When John Paulson loads up on shares of a company, smart investors should take note. In 2006, the billionaire hedge fund manager predicted the collapse of the U.S. subprime lending market. And in 2010, he set another hedge fund record by making nearly $5 billion in a single year.
It never hurts to peek over the shoulders of the world's greatest investors. So what is Paulson buying now? According to the latest 13-F filings from the SEC, his hedge fund Paulson & Co. has acquired a 10 million-share position in Whiting Petroleum (NYSE:WLL). This brings Paulson's total stake in the company to slightly more than $640 million.
Why is Paulson so bullish on Whiting?
Two factors may have attracted his attention. First, the company has posted some truly incredible results out of the North Dakota Bakken. Over the past three years, Whiting has grown its production more than 44% to 92,800 barrels of oil equivalent per day. And during the same time frame, the company has increased its earnings per share 32%.
But this might just be the beginning. According to recent estimates from the United States Geological Survey, the Lower Three Forks could contain some 3.7 billion barrels of undiscovered, technically recoverable crude oil -- slightly larger than the Bakken field that sits above it.
As part of this effort, Whiting drilled all the way through the lowest parts of the Three Forks to determine the prospects of the lower benches. As the company delineates and de-risks these lower benches, it could be a hidden catalyst for the stock.
Second, Whiting may be sitting on America's next big shale play. The company owns about 64,240 net acres the Colorado Niobrara. And while the field has been known to geologists for almost a century, it has only been through the application of new technologies like horizontal drilling and hydraulic fracturing that the energy industry has been able to unlock the Niobrara's bounty.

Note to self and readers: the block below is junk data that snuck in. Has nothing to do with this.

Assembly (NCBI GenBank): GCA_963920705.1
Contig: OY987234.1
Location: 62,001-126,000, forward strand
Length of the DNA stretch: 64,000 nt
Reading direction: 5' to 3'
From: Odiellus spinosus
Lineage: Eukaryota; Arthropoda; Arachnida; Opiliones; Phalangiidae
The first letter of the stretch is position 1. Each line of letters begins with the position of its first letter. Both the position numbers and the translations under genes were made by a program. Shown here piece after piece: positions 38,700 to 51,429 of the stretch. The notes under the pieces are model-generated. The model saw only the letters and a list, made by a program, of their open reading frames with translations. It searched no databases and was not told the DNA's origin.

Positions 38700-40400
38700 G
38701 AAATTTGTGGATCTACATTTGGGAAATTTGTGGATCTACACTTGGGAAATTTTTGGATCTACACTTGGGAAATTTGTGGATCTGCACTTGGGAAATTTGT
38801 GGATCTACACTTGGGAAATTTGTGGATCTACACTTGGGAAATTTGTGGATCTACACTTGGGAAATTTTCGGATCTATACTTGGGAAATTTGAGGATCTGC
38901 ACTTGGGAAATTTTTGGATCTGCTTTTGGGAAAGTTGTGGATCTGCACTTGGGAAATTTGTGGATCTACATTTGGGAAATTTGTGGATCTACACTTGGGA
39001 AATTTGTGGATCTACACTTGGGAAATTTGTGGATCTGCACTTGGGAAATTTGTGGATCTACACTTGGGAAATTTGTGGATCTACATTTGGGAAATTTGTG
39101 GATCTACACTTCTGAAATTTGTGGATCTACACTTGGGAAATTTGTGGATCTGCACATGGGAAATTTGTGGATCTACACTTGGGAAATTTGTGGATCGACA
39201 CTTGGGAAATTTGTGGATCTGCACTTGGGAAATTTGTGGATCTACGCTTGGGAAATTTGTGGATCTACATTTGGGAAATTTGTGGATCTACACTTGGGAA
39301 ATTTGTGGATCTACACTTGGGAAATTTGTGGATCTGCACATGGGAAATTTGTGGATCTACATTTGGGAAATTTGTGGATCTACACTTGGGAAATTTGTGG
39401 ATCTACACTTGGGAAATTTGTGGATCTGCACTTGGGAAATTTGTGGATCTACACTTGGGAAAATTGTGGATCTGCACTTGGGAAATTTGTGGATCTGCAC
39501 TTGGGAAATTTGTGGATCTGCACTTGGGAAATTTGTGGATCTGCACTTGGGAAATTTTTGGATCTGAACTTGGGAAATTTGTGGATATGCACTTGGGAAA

If there's one thing we know about Niobrara it's that it's oil rich. Per drilling-spacing unit the play has almost 60 million barrels of oil in place -- about twice that of the Bakken. And according to numbers provided by the Colorado Oil and Gas Conservation, the play could hold an estimated 3.6 billion barrels of recoverable oil equivalent.
Drilling economics also compare favorably to the Bakken. According to figures provided by Whiting, the average well in the Niobrara costs in the neighborhood of $7 million to $8 million to complete, and CEO James Volker claims that the company is generating a 400% return on every well it drills in the region.
And Whiting isn't the only company to see the Niobrara's potential. Over the past few years, other smart money operators have quietly accumulated vast amounts of land in this little-known shale play.
Noble Energy (NYSE:NBL) CEO Charles Davidson describes the Niobrara as a "top-tier oil play," and his company plans to invest $1.7 billion in the formation in 2014. Results have been so good that management has accelerated its development program, aiming to triple production within five years.
Energy giant Anadarko Petroleum (NYSE:APC), which owns about 350,000 acres in the region with as much as 1.5 billion barrels of recoverable reserves, is also betting big on the play. The company has budgeted $1.5 billion to develop its acreage with plans to drill 150 wells this year. Even for a big company like Anadarko, those are substantial figures.
Foolish bottom line
Whiting has spent billions to build out its position as a premier player in the Bakken and Niobrara. By sitting on two prime shale plays, there're many things that can go right for this company. Combined with an endorsement from John Paulson, this stock could be a breakout performer in 2014.
Robert Baillieul has no position in any stocks mentioned. The Motley Fool has no position in any of the stocks mentioned. Try any of our Foolish newsletter services free for 30 days. We Fools may not all hold the same opinions, but we all believe that considering a diverse range of insights makes us better investors. The Motley Fool has a disclosure policy.